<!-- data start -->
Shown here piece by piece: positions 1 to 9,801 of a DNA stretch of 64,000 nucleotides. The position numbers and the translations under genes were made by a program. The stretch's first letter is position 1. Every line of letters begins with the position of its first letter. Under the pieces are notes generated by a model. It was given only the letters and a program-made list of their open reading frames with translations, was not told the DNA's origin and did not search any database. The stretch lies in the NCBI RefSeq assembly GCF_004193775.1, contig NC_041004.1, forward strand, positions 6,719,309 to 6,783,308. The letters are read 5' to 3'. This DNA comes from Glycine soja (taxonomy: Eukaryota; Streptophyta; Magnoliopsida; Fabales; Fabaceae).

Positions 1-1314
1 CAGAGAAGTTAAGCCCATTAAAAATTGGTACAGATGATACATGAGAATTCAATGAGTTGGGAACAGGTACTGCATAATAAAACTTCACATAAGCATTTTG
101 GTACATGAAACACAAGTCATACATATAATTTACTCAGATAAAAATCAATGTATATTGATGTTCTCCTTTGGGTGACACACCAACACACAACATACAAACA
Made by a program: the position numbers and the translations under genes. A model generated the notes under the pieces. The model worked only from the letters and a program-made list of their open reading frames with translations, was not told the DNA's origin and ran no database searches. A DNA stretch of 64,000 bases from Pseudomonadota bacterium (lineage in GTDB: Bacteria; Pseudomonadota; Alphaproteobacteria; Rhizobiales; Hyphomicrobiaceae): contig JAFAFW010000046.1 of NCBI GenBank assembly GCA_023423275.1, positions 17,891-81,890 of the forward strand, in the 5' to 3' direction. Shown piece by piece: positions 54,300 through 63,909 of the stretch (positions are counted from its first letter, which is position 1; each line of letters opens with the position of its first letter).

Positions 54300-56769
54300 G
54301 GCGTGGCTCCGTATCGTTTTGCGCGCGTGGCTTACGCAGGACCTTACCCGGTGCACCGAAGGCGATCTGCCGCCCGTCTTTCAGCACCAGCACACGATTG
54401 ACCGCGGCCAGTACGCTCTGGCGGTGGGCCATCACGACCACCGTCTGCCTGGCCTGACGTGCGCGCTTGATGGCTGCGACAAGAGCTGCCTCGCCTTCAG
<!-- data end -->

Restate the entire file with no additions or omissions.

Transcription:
Shown here piece by piece: positions 1 to 9,801 of a DNA stretch of 64,000 nucleotides. The position numbers and the translations under genes were made by a program. The stretch's first letter is position 1. Every line of letters begins with the position of its first letter. Under the pieces are notes generated by a model. It was given only the letters and a program-made list of their open reading frames with translations, was not told the DNA's origin and did not search any database. The stretch lies in the NCBI RefSeq assembly GCF_004193775.1, contig NC_041004.1, forward strand, positions 6,719,309 to 6,783,308. The letters are read 5' to 3'. This DNA comes from Glycine soja (taxonomy: Eukaryota; Streptophyta; Magnoliopsida; Fabales; Fabaceae).

Positions 1-1314
1 CAGAGAAGTTAAGCCCATTAAAAATTGGTACAGATGATACATGAGAATTCAATGAGTTGGGAACAGGTACTGCATAATAAAACTTCACATAAGCATTTTG
101 GTACATGAAACACAAGTCATACATATAATTTACTCAGATAAAAATCAATGTATATTGATGTTCTCCTTTGGGTGACACACCAACACACAACATACAAACA
Made by a program: the position numbers and the translations under genes. A model generated the notes under the pieces. The model worked only from the letters and a program-made list of their open reading frames with translations, was not told the DNA's origin and ran no database searches. A DNA stretch of 64,000 bases from Pseudomonadota bacterium (lineage in GTDB: Bacteria; Pseudomonadota; Alphaproteobacteria; Rhizobiales; Hyphomicrobiaceae): contig JAFAFW010000046.1 of NCBI GenBank assembly GCA_023423275.1, positions 17,891-81,890 of the forward strand, in the 5' to 3' direction. Shown piece by piece: positions 54,300 through 63,909 of the stretch (positions are counted from its first letter, which is position 1; each line of letters opens with the position of its first letter).

Positions 54300-56769
54300 G
54301 GCGTGGCTCCGTATCGTTTTGCGCGCGTGGCTTACGCAGGACCTTACCCGGTGCACCGAAGGCGATCTGCCGCCCGTCTTTCAGCACCAGCACACGATTG
54401 ACCGCGGCCAGTACGCTCTGGCGGTGGGCCATCACGACCACCGTCTGCCTGGCCTGACGTGCGCGCTTGATGGCTGCGACAAGAGCTGCCTCGCCTTCAG